Eventually it hit me that I was simply making a living, not creating a life. I was miserable, and for what? I decided right then and there that this was not how my life was going to be. The next day I quit. I wasn’t 100% certain about what would happen next, but for the first time ever, that was okay. I felt free. And then I went home and hustled my butt off and never looked back. I never in a million years thought I would work for myself, in an industry that I eat, sleep, and breathe, doing what I do best. Plus, I get to work from home which has been life-changing. It hasn’t always been easy, but it’s been worth it a million times over. It’s also made me redefine success. Yes, money is important, but it’s not my sole source of happiness. Happiness to me is loving what I do, even when I’m having a rough day. It’s being able to take an extra long walk with my dog in the middle of a beautiful afternoon. Happiness is making my own hours, my own schedule, my own terms, and deciding with whom I do and do not work. It’s making a career that also leaves room for making a life, however I envision it.

 

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What would you do if you had a day, a week and a month all to yourself?

 

If I had a day completely to myself, I’d definitely start it with something outdoors – a hike, a swim if the weather was warm, or even just a stroll through a local park. The rest of the day would be filled with driving through the New Jersey countryside or Upstate New York searching for antique shops, boutiques, and other hidden gems. Then I’d cap it all off with a delicious dinner and maybe a movie on the couch.

 

A week to myself would be spent traveling somewhere to learn a new skill, whether it’s something physical like scuba diving or creative like woodworking. I have a little dream of being a Jill-of-all-trades, and I would love to spend this week working towards that.

 

A month would absolutely be spent traveling. I’ve been to Europe a few times now, but with every country I visit, my list of places I want to see gets longer. The travel bug is real! I’d love to pick one place and just linger – get to know what it’s like to really be a part of that local culture and experience the beauty of just existing there.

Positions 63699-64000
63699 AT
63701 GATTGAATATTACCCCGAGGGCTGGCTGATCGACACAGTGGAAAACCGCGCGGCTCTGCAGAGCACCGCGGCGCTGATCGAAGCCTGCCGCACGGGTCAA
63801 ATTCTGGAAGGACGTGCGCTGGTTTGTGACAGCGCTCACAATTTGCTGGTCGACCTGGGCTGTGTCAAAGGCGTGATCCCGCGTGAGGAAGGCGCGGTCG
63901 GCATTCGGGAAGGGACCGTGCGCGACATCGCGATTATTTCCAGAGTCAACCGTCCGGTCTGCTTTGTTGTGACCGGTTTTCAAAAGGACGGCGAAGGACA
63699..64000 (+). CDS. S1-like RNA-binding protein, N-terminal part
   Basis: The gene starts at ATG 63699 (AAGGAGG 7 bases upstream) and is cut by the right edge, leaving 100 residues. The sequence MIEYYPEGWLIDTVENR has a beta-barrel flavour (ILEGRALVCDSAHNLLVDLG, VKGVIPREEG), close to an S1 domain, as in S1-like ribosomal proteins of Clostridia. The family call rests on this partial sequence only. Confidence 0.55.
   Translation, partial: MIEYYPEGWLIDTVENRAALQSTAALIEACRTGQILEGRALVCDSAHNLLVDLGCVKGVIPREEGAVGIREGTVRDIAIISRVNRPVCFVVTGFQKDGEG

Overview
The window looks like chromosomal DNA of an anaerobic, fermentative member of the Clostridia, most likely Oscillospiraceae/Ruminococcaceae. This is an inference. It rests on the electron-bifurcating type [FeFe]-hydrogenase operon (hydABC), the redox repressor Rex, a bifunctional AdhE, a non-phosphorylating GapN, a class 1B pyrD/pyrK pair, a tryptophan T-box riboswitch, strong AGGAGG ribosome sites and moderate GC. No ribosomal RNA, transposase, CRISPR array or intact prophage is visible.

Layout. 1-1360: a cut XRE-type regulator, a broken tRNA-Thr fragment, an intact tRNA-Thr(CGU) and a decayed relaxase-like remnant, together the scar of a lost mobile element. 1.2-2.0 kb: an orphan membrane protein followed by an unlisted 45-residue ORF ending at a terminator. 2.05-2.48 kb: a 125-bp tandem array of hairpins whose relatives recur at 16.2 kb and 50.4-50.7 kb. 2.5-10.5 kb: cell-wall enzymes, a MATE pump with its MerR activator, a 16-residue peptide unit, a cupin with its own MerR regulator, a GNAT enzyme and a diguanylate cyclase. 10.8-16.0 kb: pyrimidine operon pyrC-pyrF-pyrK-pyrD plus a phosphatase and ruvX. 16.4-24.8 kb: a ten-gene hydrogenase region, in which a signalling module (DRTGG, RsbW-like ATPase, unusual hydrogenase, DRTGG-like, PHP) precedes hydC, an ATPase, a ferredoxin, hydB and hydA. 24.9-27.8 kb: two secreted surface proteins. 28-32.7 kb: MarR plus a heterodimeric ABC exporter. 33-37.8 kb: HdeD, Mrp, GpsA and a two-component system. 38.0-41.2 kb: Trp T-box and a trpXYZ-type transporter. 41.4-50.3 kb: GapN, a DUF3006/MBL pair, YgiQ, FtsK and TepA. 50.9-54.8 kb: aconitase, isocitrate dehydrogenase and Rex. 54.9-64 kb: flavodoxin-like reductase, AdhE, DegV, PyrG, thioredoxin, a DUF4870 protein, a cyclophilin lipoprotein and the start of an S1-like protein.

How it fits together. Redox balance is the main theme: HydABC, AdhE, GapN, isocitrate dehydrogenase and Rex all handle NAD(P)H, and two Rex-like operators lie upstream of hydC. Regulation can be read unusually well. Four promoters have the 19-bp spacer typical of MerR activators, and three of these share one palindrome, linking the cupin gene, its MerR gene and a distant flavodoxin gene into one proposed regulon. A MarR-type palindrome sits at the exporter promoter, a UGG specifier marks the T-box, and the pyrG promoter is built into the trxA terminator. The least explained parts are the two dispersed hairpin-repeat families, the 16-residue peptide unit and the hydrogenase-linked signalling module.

IMG_3501What have you learned as an adult that you wish you knew when you were younger?

 

It’s so important to find your tribe. I have so many incredible lifelong friendships and met so many wonderful people at college, but in addition to those relationships, I wish I had spent more time finding people who were the same kind of weird as I am. As you get older, it’s harder to find your people, to connect with the ease in which you did as a kid or a teenager or even young adult. And while I am slowly building more of those friendships, I definitely will encourage my kids to branch out as much as possible while they’re young.

 

Also, talk to your elders! When you’re young, you never think about what it means to age, and so you don’t really value the wisdom and knowledge of those who have. Your grandparents are treasure troves of insight, information, and advice – they’ve lived through wars and economic depression, they’ve loved and lost, failed and succeeded, laughed and learned. They know how to do things with their hands instead of technology! Ask them questions, listen to them closely, and cherish them. They might be gone before you get to hear their answers.

 

IMG_3507How do you unplug, recharge and unwind?

 

Unplugging is hard for me, especially since part of what I do for a living is social media, which never turns off. But I quickly learned that unless I do, things get ugly, fast. So for me, unplugging means physically stepping away from all technology – reading a great book, making something by hand, getting outside and doing something physical, or enjoying a great meal. Ideally, recharging involves doing something that makes me feel small, yet powerful, like hiking a mountain and taking in the breathtaking views from the top.

 

Have you ever experienced burnout? How do you get back on your feet and stay inspired?

 

Regularly! Thankfully, though, I experience it a lot less now than I did when I first started freelancing. Working for yourself is a constant hustle, and the expression “time is money” takes on a whole new meaning. It’s hard to turn off, especially when you’re doing well. But no matter how many times I think I’m superhuman and won’t burn out, I do. The key is not getting too down on myself and realizing that I have my limits and they need to be respected. I’ve learned that when I feel like I’m on the brink of burning out, I can’t push through it. I have to accept it, step away from whatever I have going on, and give myself the time to recover. During these times I give myself permission to take a short mental vacation – a few days where I avoid tackling anything too intense. And usually that little break is exactly the thing that inspires me to get back at it and do it better than before.

 

IMG_3559What do you think the world could use less of, and more of?

 

Less quantity, more quality – in everything.

 

What’s one question you wish you had the answer to?

 

In the end, what will have mattered the most, and what will not have mattered at all? (Also, if you are what you eat, how come I’m not pizza?)